According to a report from the Telegraph, divorcing couples are racking up huge legal bills trying to get their hands on increasingly unusual things, such as smoked salmon, a frying pan, and in one case a suit of armour.
Ex-husbands and wives are going to war, trying to ensure they get their hands on every last item they can, either because they want them or just out of spite.
In one case, a divorcing couple in Manchester, ran up a bill of more than £2,000 arguing over a set of bed linen. Other lawyers have reported legal battles over a suit of armour, dustbins in the shape of famous cartoon characters, and even a jar of mustard.
It seems that the days of people parting amicably and simply dividing their possessions, are now long gone. Increasingly, feuding couples will stop at nothing to grab whatever possessions they can out of a failing marriage.
Research showed that 20 per cent of divorces were affected by rows over inexpensive possessions. The research found that even seven-figure separations could be delayed over disputes about items worth no more than a few pounds. Some former husbands and wives were prepared to run up significant legal bills to win “custody” of seemingly trivial items such as CDs, books, cutlery, vacuum cleaners and even Tesco Clubcard points.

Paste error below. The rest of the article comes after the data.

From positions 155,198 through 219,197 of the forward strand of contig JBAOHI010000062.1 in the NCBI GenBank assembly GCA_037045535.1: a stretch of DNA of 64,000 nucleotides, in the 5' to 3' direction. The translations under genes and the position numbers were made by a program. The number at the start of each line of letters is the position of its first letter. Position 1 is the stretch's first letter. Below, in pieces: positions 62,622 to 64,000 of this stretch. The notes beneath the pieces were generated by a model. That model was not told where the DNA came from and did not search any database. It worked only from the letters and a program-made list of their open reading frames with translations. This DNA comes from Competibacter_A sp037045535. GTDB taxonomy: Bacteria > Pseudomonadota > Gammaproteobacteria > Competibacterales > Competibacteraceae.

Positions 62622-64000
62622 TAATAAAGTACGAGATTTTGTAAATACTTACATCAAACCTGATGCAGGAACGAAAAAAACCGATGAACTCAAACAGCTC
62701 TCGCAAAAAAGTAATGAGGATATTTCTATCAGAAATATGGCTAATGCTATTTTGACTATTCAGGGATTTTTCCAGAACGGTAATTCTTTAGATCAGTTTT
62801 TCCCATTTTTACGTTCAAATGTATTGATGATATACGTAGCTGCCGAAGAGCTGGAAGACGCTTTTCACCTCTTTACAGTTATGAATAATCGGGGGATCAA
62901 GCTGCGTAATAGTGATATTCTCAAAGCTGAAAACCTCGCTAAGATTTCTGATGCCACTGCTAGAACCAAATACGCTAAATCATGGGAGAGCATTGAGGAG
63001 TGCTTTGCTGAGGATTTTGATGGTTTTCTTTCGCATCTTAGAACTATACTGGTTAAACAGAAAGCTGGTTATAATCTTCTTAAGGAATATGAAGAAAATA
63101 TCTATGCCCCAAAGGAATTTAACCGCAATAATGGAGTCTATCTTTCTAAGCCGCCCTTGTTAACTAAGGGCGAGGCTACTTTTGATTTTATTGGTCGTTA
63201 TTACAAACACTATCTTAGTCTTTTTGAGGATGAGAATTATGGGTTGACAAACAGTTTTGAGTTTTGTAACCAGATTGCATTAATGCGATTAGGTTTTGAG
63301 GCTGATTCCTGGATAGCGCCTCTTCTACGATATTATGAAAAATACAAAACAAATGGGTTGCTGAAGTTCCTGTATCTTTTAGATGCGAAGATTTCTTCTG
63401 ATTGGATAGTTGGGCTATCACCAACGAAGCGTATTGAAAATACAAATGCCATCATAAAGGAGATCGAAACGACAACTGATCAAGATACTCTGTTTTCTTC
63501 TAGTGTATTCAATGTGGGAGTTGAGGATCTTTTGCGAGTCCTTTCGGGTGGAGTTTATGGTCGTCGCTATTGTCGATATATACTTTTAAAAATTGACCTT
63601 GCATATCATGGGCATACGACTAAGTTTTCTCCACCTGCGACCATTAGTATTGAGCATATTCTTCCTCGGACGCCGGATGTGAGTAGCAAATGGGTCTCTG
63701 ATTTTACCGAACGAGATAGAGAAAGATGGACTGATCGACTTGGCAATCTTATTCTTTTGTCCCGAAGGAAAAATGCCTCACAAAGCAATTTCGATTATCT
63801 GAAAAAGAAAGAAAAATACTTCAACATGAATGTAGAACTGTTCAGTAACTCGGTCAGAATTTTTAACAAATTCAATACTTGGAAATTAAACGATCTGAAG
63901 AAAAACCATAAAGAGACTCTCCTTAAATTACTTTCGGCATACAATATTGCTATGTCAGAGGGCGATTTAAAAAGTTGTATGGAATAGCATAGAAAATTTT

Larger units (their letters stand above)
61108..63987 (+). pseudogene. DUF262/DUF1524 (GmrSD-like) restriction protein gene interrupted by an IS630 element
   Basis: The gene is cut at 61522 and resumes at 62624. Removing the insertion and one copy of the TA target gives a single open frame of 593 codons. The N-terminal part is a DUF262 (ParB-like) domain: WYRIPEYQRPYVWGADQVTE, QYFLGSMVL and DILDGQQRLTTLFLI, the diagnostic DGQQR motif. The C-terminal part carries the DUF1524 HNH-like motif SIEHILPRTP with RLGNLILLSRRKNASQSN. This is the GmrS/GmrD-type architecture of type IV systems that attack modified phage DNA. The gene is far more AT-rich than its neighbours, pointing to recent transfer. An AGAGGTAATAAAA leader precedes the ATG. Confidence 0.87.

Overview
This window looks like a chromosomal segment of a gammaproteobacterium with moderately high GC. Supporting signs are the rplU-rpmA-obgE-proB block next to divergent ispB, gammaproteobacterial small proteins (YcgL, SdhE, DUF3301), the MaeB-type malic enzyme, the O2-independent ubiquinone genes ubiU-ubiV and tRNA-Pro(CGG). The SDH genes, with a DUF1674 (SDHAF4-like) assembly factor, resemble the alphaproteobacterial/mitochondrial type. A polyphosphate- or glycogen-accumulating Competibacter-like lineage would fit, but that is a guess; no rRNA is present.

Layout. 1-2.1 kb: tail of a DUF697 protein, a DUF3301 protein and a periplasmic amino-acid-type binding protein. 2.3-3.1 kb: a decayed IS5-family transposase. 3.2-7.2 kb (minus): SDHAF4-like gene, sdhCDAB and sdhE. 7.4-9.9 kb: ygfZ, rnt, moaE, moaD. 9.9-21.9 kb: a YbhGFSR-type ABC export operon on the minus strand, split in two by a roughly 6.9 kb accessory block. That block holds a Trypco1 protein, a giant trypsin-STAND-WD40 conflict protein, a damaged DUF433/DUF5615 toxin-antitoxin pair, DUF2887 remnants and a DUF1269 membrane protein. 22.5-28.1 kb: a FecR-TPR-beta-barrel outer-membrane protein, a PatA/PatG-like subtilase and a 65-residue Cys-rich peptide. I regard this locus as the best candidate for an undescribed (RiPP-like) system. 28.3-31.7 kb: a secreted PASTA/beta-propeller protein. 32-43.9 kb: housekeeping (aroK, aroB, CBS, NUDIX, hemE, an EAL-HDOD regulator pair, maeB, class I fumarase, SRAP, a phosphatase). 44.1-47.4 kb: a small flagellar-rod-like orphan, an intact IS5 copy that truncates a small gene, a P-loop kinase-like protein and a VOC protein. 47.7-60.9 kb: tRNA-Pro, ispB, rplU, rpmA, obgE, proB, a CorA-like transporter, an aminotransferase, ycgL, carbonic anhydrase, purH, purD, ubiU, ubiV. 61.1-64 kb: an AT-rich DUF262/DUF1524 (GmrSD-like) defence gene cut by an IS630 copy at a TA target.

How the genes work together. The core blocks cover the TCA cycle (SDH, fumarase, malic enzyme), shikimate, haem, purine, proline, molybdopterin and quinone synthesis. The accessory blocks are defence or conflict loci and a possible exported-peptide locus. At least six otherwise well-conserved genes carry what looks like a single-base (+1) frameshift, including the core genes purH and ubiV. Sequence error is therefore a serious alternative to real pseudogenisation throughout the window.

Some couples seem to fight simply for the sake of fighting. The amount spent on legal costs arguing about these items can be many times more than their value, but some would rather pay these costs to prove a point to their ex-spouses. You would be surprised at how some couples, who can split pretty sizeable assets without issue, are willing to waste thousands of pounds on the smallest or oddest possession.
The key is to keep a cool head and remove all emotions by looking at your divorce as a business deal. By doing it this way, emotions won’t cloud judgement and decisions will be reached quicker. Unfortunately, few people do this, and it can quickly become a battle for ownership over items that are unimportant when compared with financial security and the welfare of your children.